No, they’re probably not going to land Otani, but the fact that there is chance they could is pretty cool.
A new report from Newsday’s Marc Carig has the Mets front office intrigued by Japanese two-way sensation Shohei Otani. The team has unfortunately not stumbled upon a giant pot of gold, but instead are taking advantage new rules regarding international players established by Major League Baseball to possibly make a play on the 23-year-old phenom.
In case you’re unfamiliar with Otani, he’s a hard-throwing right-handed starting pitcher that plays the outfield when he’s not on the mound and hits the crap out of the ball when he comes to bat. Yeah, that’s definitely different.
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How are the Mets possibly in on this? Well, signing Otani would be relatively cheap (you knew it was coming). Once his current team, the Nippon Hokkaido-Ham Fighters, are paid what will likely be a $20 million posting fee, the winning team won’t have to fork over a ton of money right off the bat for Otani’s services. The previously mentioned rules cap Otani’s potential salary for 2018 at $3.5 million forcing him to basically look to make most of his income off of endorsement deals.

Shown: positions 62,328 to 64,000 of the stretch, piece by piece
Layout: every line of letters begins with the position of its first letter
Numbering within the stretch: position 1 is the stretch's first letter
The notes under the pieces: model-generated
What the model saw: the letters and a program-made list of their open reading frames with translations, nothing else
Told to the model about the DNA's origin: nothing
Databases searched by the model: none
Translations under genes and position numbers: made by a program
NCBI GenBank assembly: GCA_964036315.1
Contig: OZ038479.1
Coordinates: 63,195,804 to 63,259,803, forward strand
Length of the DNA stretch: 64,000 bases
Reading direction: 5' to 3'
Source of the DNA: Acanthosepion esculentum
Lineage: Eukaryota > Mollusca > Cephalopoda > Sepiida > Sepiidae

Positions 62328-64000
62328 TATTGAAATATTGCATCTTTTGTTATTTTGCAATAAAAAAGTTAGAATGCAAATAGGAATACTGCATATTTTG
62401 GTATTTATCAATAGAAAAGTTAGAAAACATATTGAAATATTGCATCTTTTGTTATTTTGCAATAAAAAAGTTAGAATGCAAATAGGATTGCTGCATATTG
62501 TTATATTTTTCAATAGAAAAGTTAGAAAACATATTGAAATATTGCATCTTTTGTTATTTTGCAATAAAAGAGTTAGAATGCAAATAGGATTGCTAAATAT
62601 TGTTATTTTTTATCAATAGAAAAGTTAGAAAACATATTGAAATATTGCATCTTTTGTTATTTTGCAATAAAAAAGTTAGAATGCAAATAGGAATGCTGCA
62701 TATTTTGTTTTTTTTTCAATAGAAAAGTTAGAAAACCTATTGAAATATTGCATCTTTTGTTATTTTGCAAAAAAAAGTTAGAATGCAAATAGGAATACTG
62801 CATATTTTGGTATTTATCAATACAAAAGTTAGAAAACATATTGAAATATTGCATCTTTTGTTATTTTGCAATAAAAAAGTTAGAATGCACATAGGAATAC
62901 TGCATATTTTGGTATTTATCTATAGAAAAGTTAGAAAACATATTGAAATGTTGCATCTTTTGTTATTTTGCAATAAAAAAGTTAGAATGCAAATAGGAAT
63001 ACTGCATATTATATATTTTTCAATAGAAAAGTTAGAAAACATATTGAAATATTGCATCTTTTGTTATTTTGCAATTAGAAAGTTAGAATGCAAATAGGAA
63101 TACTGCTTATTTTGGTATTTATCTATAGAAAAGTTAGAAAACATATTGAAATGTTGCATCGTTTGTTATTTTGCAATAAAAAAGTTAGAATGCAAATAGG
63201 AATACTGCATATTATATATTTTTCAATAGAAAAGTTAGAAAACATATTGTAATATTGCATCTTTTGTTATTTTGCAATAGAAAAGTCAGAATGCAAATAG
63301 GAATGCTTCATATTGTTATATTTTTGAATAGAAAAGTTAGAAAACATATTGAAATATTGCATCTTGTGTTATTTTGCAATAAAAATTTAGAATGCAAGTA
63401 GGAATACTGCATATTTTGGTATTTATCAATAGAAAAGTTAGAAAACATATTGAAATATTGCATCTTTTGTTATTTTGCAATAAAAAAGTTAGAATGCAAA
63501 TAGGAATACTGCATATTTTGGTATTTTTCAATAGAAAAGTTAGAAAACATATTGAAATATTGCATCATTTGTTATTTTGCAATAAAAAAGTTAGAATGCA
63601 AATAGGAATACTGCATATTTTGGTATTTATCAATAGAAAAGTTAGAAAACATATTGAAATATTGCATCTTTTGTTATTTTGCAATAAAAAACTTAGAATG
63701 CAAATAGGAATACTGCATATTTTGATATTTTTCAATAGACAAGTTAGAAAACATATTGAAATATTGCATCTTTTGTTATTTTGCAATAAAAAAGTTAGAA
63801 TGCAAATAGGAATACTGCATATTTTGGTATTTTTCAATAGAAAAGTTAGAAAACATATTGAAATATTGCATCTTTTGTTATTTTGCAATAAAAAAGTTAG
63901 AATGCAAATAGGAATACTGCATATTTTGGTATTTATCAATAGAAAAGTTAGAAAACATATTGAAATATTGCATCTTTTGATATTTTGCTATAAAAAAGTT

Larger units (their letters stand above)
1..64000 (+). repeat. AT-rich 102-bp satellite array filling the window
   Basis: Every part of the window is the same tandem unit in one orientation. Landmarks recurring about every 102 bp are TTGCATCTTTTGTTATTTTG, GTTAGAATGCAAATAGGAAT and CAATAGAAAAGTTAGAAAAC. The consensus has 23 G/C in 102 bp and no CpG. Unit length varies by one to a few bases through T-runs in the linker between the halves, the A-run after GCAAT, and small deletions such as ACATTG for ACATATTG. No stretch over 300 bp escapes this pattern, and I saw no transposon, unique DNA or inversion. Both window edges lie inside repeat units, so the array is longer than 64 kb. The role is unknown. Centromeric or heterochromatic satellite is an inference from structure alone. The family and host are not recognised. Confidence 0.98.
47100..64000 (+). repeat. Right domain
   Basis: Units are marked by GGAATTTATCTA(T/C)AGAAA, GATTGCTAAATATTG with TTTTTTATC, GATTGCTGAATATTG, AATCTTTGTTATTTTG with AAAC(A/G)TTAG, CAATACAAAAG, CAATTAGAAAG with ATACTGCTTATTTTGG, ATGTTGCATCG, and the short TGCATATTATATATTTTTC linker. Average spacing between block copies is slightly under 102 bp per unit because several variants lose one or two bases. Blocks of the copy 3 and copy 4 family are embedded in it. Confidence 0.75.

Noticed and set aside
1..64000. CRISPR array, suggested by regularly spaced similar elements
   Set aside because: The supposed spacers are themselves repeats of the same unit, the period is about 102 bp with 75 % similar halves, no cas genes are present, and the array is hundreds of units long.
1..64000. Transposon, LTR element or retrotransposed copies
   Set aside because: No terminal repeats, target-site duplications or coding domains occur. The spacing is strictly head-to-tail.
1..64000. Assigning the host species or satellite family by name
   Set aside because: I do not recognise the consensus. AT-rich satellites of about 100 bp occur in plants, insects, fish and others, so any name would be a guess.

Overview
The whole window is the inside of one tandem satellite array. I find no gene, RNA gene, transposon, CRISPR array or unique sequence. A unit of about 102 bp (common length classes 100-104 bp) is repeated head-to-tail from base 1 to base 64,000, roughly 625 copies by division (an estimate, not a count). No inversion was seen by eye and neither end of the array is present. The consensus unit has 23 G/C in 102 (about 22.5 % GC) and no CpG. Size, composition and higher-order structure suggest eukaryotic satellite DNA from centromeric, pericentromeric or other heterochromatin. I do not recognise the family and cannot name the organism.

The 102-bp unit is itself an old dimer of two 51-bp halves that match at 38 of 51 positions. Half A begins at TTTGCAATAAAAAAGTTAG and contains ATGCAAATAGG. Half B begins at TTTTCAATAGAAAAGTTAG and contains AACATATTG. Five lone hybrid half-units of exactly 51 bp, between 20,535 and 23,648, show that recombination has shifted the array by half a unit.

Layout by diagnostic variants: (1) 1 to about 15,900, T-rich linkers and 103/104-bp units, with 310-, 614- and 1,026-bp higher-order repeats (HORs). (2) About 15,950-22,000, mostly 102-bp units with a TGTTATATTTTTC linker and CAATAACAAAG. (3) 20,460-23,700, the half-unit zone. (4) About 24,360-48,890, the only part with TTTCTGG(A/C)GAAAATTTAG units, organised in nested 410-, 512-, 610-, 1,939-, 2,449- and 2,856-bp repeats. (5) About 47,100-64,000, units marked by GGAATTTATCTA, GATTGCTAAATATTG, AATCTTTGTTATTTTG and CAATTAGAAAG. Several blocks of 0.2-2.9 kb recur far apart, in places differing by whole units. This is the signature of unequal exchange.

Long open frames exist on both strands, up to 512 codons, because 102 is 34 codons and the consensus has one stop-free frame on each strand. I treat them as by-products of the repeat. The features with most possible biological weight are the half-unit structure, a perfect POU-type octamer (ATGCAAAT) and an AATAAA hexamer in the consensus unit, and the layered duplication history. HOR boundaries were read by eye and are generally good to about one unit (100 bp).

Do you know what’s a great city to play in when it comes to endorsement deals? That’s right, New York! That’s one big reason why a pairing between these two could work.
Carig also notes in his report that Otani is represented by CAA. This firm currently represents Yoenis Cespedes, Noah Syndergaard, and Jacob deGrom, so they’re already familiar with the Mets and have made deals work with them. Could both of those factors push the organization to really make a play for Otani? We’ll have to wait and see.
What we do now is that a signing that big would fill a couple of big areas that Mets need to address this winter. After 2016, we know all to well that pitching depth can evaporate in a blink of an eye so adding a front of the line starter like Otani to any rotation is a huge boost. Adding him to one that already includes Syndergaard and deGrom, and you’re talking about the best 1-2-3 punch in baseball.
On days that he’s not on the mound, Otani would also help out in the outfield. With the uncertainty still being present around Michael Conforto‘s shoulder and when he’ll be ready, Otani could serve as a fantastic replacement in right field with Juan Lagares in center field if Conforto’s return is delayed.
Whichever team ends up with Otani next season or the following one will be in for an experiment. A real two-way player in the majors hasn’t been a thing in a very long time (I’m thinking Babe Ruth, but there were probably others that weren’t as good after him, right?). It’ll surely be interesting to see how he will adjust to MLB pitching and hitting, and if he can maintain his two-way talent throughout his career out here.
Am I on board with signing him? Absolutely. Am I getting my hopes up for it? In no way shape or form.